Data from: How much do we know about the breeding biology of bird species in the world?
Xiao, Hongtao et al. (2016), Data from: How much do we know about the breeding biology of bird species in the world?, Dryad, Dataset, https://doi.org/10.5061/dryad.m7ph3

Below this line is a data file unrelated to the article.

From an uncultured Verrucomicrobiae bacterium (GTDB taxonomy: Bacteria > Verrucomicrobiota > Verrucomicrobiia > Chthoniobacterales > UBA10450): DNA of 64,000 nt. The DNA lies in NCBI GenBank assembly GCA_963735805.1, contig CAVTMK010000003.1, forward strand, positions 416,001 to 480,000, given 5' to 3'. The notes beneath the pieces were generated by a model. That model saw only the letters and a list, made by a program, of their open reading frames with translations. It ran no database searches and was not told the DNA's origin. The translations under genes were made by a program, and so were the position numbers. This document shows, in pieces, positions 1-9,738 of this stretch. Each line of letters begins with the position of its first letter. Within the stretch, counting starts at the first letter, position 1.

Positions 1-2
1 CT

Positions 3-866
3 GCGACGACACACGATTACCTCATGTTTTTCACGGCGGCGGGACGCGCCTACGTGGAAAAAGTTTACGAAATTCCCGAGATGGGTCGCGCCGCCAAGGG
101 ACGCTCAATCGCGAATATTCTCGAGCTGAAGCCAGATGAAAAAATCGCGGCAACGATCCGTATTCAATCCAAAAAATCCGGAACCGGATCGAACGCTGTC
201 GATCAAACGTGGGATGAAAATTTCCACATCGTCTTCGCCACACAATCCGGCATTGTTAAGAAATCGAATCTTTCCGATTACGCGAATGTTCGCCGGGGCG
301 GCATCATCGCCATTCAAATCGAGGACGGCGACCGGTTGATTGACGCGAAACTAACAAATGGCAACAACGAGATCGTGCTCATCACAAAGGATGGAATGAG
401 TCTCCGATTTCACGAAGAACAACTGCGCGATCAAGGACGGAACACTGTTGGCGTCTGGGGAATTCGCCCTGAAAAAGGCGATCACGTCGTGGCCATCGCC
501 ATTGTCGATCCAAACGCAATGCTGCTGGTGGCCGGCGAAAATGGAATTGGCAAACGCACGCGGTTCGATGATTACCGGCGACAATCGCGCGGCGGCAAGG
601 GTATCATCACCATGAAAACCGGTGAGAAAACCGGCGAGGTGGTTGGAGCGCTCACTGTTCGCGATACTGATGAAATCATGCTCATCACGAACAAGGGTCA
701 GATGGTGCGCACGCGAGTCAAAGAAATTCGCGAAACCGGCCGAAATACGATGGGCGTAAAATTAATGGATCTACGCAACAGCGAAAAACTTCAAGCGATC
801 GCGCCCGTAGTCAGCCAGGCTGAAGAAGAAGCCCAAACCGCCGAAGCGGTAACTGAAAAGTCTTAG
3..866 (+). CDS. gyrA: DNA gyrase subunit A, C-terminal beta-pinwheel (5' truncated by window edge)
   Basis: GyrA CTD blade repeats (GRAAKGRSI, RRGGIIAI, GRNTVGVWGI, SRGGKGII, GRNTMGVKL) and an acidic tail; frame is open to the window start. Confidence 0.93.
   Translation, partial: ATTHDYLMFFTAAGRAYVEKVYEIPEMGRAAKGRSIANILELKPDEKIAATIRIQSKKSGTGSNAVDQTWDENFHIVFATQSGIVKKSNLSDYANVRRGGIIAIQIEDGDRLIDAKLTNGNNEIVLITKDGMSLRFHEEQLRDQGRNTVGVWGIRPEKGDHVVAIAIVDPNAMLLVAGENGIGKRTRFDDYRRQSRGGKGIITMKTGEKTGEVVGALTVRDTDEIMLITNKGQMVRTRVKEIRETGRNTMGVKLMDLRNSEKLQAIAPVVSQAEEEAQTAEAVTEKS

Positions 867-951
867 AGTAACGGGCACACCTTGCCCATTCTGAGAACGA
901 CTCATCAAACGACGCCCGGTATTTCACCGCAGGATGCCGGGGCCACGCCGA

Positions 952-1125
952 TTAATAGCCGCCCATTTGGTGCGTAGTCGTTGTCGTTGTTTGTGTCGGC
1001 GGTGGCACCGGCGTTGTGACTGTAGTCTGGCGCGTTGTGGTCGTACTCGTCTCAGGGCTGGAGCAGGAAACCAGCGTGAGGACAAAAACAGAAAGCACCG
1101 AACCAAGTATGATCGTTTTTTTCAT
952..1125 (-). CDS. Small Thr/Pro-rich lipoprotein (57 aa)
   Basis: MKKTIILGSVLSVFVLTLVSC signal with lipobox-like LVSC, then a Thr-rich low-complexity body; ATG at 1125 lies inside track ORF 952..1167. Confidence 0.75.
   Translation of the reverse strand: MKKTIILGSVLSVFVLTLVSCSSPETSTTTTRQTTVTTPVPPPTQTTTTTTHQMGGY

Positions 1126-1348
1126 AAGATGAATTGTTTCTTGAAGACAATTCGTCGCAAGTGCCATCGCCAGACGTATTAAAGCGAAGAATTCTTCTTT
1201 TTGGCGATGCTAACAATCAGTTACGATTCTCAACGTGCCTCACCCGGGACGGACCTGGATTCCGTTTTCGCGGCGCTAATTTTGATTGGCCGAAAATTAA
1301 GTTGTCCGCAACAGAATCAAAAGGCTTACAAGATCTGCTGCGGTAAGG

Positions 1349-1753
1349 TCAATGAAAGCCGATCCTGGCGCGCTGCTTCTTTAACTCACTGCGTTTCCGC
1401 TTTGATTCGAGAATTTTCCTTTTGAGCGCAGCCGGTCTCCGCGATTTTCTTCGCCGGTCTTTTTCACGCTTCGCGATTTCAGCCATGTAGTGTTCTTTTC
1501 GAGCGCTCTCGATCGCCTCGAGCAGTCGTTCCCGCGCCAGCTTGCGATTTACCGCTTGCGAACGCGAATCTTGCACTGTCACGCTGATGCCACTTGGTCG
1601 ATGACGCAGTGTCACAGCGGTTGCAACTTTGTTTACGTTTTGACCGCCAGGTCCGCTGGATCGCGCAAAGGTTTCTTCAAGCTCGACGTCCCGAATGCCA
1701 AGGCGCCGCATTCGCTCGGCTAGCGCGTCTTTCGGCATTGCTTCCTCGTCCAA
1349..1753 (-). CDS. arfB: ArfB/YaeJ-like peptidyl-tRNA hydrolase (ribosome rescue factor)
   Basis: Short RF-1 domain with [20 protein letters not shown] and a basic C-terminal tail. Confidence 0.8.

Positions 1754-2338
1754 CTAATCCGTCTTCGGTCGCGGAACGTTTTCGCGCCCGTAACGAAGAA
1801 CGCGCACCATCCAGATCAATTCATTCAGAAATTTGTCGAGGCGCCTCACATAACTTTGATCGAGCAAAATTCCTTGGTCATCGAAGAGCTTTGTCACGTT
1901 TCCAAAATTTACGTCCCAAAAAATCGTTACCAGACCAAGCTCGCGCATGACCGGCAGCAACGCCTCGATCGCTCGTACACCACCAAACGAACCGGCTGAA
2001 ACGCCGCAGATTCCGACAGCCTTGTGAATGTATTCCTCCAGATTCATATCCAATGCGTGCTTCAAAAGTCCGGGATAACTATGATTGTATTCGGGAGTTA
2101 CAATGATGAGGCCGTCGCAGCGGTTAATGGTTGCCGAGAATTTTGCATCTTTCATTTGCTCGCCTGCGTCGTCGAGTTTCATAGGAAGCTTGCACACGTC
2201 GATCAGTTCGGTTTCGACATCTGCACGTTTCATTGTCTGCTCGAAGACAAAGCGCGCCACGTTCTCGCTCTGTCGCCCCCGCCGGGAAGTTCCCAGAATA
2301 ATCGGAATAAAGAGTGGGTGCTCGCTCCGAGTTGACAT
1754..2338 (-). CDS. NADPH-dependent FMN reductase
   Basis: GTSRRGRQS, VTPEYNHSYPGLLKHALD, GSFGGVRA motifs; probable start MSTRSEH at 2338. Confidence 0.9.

Knowledge on species’ breeding biology is the building blocks of avian life history theory. A review for the current status of the knowledge at a global scale is needed to highlight the priority for future research. We collected all available information on three critical nesting parameters (clutch size, incubation period and nestling period) for the close to 10 000 bird species in the world and identified taxonomic, geographic and habitat gaps in the distribution of knowledge on avian breeding biology. The results show that only one third of all extant species are well known regarding the three nesting parameters analyzed, while the rest are partly or poorly known. Most data deficient taxonomic groups are tropical forest nesters, particularly from the Amazon basin, southeast Asia, Equatorial Africa and Madagascar – the places that harbor the world's highest bird diversity. These knowledge gaps could be hampering our understanding of avian life histories. Ornithologists are encouraged to pay more efforts to explore the breeding biology of those poorly-known species.